Amanda Knox with Christopher Robinson

Amanda Knox is an exoneree, journalist, public speaker, and author of the New York Times best-selling memoir, Waiting to Be Heard (HarperCollins, April 2013). Between 2007 and 2015, she spent nearly four years in an Italian prison and eight years on trial for a murder she didn’t commit. Amanda hosted of The Scarlet Letter Reports, a VICE/Facebook series about the public vilification of women, and currently hosts The Truth About True Crime, a podcast series for Sundance/AMC that she produces and writes with Christopher. ------------------------------ Christopher Robinson is a Boston University and Hunter College MFA graduate, a MacDowell Colony fellow, Yaddo fellow, and a Yale Younger Poets Prize finalist. He is the co-author, with Gavin Kovite, of War of the Encylopaedists (Scribner, 2015), which the New York Times called "captivating," and Deliver Us (Alephactory, 2018). He currently produces and writes The Truth About True Crime with Amanda.


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Amanda Knox Interview: The Threat to Habeas Corpus

"Without it…the Game is Over": Justin Brooks, director of the California Innocence Project, on the DOJ's move to suspend habeus corpus On March 21, 2020, Politico reported that the Trump administration Justice Department submitted documents to Congress requesting lawmakers to grant the Attorney General power to ask the chief judge of any district court to pause court proceedings “whenever the district court is fully or partially closed by virtue of any natural disaster, civil disobedience, or other emergency situation.” This broad authority to pause court...

Amanda Knox Week: A Crime Story Compilation

Since August of last year, Amanda Knox with Christopher Robinson have contributed four pieces to Crime Story. Each offers a unique perspective on how our society approaches crime, justice and punishment. Today on The Crime Story Podcast we offer all four of those pieces in one presentation. The Injustice of Nancy Grace In Oxygen’s Injustice with Nancy Grace, Grace promises to investigate “cases that inspire other victims to believe it ain’t over yet. Somebody still cares.” In other words, Grace is reprising...

Amanda Knox: The Case for E-carceration

…at least, for now. For years, my view of the outside world was reduced to what I could see out of one barred window: the barren stretches between prison buildings, the walls topped with barbed wire, and beyond, a line of cypress trees on a remote hill. One of my few joys was the rare sight of a wild rabbit scurrying through the grass in springtime ― a reminder that out there, life carried on, even if I couldn’t be a part of it.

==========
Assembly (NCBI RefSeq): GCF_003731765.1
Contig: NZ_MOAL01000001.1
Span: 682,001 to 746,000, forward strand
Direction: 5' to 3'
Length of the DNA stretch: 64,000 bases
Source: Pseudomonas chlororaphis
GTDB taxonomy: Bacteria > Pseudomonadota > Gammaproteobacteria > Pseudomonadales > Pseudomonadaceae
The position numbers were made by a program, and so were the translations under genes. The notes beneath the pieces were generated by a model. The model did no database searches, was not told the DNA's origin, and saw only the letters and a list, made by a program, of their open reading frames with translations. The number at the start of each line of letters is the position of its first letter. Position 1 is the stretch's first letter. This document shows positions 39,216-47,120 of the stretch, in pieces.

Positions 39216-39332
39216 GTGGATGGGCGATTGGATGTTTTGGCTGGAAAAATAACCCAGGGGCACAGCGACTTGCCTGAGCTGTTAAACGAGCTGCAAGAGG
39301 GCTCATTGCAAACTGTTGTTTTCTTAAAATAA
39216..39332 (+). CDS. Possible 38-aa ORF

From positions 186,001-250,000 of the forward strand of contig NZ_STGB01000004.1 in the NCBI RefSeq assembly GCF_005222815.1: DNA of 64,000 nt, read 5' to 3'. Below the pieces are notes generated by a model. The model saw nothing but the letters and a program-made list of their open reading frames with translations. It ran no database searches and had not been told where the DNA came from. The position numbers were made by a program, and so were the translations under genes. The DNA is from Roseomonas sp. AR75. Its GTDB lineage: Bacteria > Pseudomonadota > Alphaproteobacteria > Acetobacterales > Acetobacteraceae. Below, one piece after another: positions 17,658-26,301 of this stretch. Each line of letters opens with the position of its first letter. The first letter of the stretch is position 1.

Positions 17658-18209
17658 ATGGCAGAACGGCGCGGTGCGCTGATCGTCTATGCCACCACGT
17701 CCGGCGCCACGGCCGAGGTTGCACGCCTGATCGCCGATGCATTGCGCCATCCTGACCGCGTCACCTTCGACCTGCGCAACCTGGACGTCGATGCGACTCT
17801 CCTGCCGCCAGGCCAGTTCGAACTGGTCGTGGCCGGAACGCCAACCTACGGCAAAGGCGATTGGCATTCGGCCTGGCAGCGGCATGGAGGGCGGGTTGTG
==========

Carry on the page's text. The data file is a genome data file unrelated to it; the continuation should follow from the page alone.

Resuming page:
Amanda Knox: Conviction and Apology

A D.A., a Judge, and an Alford Plea In January 2006, 60-year-old Malcolm Burrows was lured from his home in Tracy City, Tennessee by a man who claimed he was having car trouble. The man beat Burrows to death, then returned to Burrows's home and attacked his sister, Becky Hill. She survived the assault only because her son, Kirk Braden, intervened and fought the man off. Hill and Braden reported to police that their attacker was a boyish, red-haired man driving a gold-colored vehicle. Investigators honed in...

Amanda Knox: Expressions of Guilt

Emotion Recognition in the Criminal Justice System A young man is on trial for murder. His defense says he’s being railroaded. The prosecution paints him as a deceiving psychopath. Is he lying when he says he wasn’t there that night? We don’t have to look into his eyes to figure that out; the Emotion Recognition System does that for us. With dozens of cameras; thermal, pulse, and respiration measurements; sophisticated facial expression recognition algorithms, with billions of hours of human observation as background data; and thousands of hours of...

Episode 4: Amanda Knox Reads The Injustice of Nancy Grace

Listen to Amanda Knox read the article that she wrote with Christopher Robinson for In Oxygen’s Injustice with Nancy Grace, Grace promises to investigate “cases that inspire other victims to believe it ain’t over yet. Somebody still cares.” In other words, Grace is reprising her self-appointed role of “voice of the victim,” and presumably ― Grace says the show will focus on wrongful accusations and botched investigations ― she’s finally including wrongly convicted people within that definition. If so, it’s a big step for Grace, who historically has treated people...